This compilation of three late-'80s releases from a lesser-known but forceful Dischord group features a version of Bob Marley's "War," and while Soulside didn't ever play reggae straight, the quartet's prominent bass and expansive arrangements show that it learned some of the same lessons as Fugazi. Such brilliantly extended songs as "Forgiveness" seethe, break down and then re-cohere, providing multiple climaxes instead of hardcore's one-two punch. Three of the band's four members later surfaced in Girls Against Boys, whose experiments with electronics and bottom-heavy grooves continue Soulside's.
By Jason Schreurs on 10.08.14 in Features
Members of the '90s trio talk about their short but impactful run.
By Andrew Parks on 08.11.14 in News
Much like they did for Minor Threat a little over a decade ago, Dischord Records have announced plans to properly release the earliest recordings of Fugazi. Due out sometime this winter, First Demo is exactly that: 11 so...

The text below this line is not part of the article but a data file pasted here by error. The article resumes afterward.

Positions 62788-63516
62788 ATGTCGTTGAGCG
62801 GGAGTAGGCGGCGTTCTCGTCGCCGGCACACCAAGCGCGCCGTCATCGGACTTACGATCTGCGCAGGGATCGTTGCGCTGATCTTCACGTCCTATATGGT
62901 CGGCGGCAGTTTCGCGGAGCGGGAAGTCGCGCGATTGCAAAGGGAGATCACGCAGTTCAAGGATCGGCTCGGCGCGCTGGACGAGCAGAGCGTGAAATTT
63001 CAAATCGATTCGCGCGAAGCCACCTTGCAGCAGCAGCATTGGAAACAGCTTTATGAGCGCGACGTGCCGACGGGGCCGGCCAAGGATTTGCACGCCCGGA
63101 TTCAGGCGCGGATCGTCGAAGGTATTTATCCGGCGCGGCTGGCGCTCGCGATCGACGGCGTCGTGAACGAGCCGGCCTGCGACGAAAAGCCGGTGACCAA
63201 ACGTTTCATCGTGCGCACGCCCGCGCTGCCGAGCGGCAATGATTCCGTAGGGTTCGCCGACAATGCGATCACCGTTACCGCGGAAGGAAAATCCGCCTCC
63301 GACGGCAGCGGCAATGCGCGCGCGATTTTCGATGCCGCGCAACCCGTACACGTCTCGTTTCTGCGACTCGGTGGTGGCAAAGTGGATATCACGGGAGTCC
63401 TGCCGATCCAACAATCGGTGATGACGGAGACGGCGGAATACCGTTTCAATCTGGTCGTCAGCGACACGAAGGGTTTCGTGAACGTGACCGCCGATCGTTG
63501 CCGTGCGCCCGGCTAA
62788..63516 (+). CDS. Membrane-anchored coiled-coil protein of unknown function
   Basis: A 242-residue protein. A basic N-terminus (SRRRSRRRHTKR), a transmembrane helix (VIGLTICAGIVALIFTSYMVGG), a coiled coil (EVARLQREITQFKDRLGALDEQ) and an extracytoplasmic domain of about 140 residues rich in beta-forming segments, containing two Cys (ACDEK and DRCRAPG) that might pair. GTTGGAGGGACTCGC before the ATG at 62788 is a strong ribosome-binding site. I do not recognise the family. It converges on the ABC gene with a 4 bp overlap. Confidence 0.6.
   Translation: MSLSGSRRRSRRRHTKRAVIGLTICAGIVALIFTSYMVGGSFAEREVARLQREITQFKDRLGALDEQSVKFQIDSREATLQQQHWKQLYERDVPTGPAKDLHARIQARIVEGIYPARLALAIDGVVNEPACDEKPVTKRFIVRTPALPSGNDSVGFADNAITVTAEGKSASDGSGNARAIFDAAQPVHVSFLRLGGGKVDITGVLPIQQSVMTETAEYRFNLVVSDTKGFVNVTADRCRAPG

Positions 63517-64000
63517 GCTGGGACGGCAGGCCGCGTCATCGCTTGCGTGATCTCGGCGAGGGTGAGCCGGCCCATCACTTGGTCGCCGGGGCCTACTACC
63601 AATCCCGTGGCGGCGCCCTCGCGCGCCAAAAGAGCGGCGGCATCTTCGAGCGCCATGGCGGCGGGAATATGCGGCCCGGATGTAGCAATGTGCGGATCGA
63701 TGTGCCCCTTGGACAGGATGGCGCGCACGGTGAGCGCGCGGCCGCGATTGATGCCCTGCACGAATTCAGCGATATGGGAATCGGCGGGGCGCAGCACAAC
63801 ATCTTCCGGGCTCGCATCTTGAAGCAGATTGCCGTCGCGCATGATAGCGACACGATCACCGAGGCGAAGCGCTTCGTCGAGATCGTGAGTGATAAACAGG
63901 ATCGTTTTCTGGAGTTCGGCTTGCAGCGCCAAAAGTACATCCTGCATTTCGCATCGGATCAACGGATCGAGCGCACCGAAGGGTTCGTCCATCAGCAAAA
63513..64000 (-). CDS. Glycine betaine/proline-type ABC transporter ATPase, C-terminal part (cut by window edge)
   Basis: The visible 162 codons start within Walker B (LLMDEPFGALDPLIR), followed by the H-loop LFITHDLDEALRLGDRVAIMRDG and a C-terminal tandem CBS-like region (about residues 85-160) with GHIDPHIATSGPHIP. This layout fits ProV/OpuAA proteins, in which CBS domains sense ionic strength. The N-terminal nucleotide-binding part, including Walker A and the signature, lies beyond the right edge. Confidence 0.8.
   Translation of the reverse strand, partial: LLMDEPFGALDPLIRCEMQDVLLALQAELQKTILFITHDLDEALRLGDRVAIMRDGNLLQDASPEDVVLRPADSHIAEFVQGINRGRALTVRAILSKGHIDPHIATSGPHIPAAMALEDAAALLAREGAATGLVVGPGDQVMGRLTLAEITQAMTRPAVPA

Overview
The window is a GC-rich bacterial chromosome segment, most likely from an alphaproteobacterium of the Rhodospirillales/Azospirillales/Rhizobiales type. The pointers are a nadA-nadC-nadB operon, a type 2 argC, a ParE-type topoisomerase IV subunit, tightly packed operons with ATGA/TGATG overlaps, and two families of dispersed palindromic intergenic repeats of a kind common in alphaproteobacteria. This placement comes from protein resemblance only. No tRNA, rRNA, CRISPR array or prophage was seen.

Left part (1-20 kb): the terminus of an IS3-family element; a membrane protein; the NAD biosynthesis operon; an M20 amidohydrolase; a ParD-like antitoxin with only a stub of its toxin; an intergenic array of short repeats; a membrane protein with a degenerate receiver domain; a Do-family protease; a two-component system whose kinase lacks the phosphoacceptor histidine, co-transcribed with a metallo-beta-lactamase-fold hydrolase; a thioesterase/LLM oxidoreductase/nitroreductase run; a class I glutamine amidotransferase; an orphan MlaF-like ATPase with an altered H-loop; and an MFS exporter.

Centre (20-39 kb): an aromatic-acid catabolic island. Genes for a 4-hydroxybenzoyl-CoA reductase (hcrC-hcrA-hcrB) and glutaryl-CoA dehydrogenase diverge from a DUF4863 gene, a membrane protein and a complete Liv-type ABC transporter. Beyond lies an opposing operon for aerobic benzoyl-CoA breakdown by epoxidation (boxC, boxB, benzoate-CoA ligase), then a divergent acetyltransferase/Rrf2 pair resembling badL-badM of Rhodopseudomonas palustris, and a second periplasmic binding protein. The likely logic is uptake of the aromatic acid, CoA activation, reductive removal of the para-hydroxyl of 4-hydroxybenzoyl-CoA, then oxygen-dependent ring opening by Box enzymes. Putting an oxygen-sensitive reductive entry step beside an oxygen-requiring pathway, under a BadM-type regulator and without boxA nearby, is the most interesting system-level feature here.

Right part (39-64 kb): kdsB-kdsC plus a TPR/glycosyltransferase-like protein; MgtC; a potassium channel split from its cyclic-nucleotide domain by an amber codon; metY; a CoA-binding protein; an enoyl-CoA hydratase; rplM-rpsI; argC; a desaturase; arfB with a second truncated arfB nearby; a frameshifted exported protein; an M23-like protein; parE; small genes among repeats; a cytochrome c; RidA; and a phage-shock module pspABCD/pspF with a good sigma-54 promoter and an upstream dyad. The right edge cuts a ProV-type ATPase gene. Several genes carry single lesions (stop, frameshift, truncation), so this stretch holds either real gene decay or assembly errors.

By Joe Gross on 07.27.11 in Icons
"Beautiful, funny people. Generous to and respectful of the people they work with. Inspirational in a lot of ways. Maybe the best band." - Steve Albini on Fugazi From their first public performances in 1987 to the sta...
By Joe Gross on 07.27.11 in Reviews
Now confident behind the boards, Red Medicine is the first broad expansion of their musical palette. The hard strumming on "Do You Like Me?" almost sounds like furious, heavy...indie pop. (After all, Fugazi had a long fr...